Her uncle, who came to study in the United States the year she was born, reminded her that there was more to education than elementary school. He came back to Kenya and even helped pay her tuition for high school. This motivated her even further, she says.
"I believe that God can lead in everything," she says. "If you would have asked me before if I ever would have come to the U.S. to go to school, I wouldn’t have been sure, but I knew that God can do anything."
Dr. Ndiku hopes to use her research, and the subsequent data she plans to collect when she goes back in November, to inform Kenyan communities of the current nutritional differences between boys and girls and convince them that "all children are valuable," she says. "But I also want to carry it a bit further and share it with policy makers to see what can be done."
Each of the villages where she did her research consisted of 200-300 fenced homesteads, each having two or three mud huts, one for each family. Residents of the villages had staunch superstitious beliefs passed down through tradition but often didn’t know much about basic health or sanitation principles.
"We did a lot of health and nutritional education because they knew very little, and I didn’t want us to just collect data and walk away," says Dr. Ndiku. She says they became involved in the communities in many ways including distributing food and clothing, transporting the sick to hospitals, buying prescriptions for them, and giving de-worming medicine to the children. They also helped fund the construction of schools and churches and paid the tuition of some students.
At times, the number of people in need became too overwhelming for research team members to handle alone, so they involved the community leaders to help with organization and distribution. In total, Dr. Ndiku estimates that the research team spent about $1,500 helping the community.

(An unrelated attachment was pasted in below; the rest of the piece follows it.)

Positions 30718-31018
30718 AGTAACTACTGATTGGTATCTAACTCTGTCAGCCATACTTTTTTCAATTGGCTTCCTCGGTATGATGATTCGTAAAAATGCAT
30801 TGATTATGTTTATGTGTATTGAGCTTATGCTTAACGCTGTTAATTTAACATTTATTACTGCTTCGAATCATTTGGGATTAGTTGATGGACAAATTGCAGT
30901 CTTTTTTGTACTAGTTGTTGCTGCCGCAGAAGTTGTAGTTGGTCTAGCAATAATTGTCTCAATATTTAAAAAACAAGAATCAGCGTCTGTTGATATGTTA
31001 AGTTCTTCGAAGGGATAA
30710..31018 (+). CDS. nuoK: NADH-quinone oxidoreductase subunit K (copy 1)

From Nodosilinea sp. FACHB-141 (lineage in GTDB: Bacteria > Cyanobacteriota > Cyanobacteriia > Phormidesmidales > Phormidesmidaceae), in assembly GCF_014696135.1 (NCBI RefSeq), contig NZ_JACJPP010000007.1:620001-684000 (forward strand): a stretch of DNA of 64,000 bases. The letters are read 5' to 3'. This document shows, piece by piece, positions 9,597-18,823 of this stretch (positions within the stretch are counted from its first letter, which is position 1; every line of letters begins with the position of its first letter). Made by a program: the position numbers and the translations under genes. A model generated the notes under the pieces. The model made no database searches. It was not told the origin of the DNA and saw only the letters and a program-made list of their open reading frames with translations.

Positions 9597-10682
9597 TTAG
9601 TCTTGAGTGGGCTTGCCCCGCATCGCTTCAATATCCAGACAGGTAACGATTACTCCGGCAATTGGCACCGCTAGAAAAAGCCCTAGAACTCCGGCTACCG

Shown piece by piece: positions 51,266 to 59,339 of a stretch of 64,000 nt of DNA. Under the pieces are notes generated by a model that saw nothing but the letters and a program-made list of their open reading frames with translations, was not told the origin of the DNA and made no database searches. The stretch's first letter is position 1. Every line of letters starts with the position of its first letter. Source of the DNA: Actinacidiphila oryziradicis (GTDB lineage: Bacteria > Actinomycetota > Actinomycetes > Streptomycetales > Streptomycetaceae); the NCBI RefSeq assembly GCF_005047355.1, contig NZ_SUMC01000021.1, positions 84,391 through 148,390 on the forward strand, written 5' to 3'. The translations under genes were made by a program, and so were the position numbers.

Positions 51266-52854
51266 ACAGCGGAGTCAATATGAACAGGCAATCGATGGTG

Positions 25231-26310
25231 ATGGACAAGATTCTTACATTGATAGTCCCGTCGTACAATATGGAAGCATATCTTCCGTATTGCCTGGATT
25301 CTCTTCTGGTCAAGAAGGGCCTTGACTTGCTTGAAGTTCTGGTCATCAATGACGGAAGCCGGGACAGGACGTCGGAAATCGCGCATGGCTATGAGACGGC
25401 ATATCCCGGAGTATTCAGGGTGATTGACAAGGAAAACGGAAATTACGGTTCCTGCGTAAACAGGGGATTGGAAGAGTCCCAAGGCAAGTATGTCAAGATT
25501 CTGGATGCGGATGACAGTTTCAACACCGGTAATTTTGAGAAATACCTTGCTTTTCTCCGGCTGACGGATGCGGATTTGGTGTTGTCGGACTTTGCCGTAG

"When we started to incorporate community service, they got interested and excited, and we even became great friends. They didn’t want us to leave," says Dr. Ndiku. "These people have nobody to ask very simple questions, so just being there for them was a help."
The team initiated a continuing plan, Project Porridge, to distribute food at 13 Seventh-day Adventist churches in the region.
Dr. Ndiku preached at several churches and conducted Bible studies in the afternoon, but she says the real chance to witness was daily interaction. "When they asked why we were doing all these things, I would just tell them, ‘I’m doing this because Jesus loves you.’ Because they couldn’t understand why someone would come from their home and do all of this."
Dr. Ndiku graduated in June. She plans to finish up her research project and then teach nutrition and conduct research for the University of Eastern Africa, Baraton. She also plans to work with international organizations to promote community health education.
"We can sit in offices. We can brag about our degrees, but if we cannot reach the community, then the system is not complete," says Dr. Ndiku.
Another one of her ambitions is to become an advocate and role model for young girls.
"One reason I came here and decided to go to school is for the sake of the girl child," says Dr. Ndiku. "So that they can have someone they can look at and say ‘if she can do it, coming from a village like that, right here near my village, than I can too.’ That’s why I’m here."